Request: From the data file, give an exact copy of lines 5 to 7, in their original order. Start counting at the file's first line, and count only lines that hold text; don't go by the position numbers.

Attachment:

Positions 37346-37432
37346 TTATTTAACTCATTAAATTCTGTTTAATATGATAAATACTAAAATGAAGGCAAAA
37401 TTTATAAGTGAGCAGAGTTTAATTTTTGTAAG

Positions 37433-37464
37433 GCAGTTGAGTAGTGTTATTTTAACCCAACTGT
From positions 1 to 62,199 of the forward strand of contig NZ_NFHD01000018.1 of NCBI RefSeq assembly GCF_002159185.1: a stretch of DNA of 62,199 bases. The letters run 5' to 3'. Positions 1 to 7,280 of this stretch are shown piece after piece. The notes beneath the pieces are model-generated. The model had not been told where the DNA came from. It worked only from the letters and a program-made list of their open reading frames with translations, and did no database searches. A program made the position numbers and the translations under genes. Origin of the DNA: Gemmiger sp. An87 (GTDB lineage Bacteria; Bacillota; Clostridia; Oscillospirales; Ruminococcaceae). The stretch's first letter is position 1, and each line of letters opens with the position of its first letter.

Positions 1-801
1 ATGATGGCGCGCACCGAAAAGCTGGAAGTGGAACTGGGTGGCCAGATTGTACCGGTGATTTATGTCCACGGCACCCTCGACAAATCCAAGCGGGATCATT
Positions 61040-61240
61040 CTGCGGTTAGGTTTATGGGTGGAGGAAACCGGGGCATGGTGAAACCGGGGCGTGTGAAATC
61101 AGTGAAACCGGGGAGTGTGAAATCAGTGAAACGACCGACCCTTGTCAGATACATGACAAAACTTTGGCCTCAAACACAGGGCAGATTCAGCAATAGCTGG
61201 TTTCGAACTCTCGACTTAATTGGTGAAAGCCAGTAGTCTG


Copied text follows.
37433 GCAGTTGAGTAGTGTTATTTTAACCCAACTGT
From positions 1 to 62,199 of the forward strand of contig NZ_NFHD01000018.1 of NCBI RefSeq assembly GCF_002159185.1: a stretch of DNA of 62,199 bases. The letters run 5' to 3'. Positions 1 to 7,280 of this stretch are shown piece after piece. The notes beneath the pieces are model-generated. The model had not been told where the DNA came from. It worked only from the letters and a program-made list of their open reading frames with translations, and did no database searches. A program made the position numbers and the translations under genes. Origin of the DNA: Gemmiger sp. An87 (GTDB lineage Bacteria; Bacillota; Clostridia; Oscillospirales; Ruminococcaceae). The stretch's first letter is position 1, and each line of letters opens with the position of its first letter.

Positions 1-801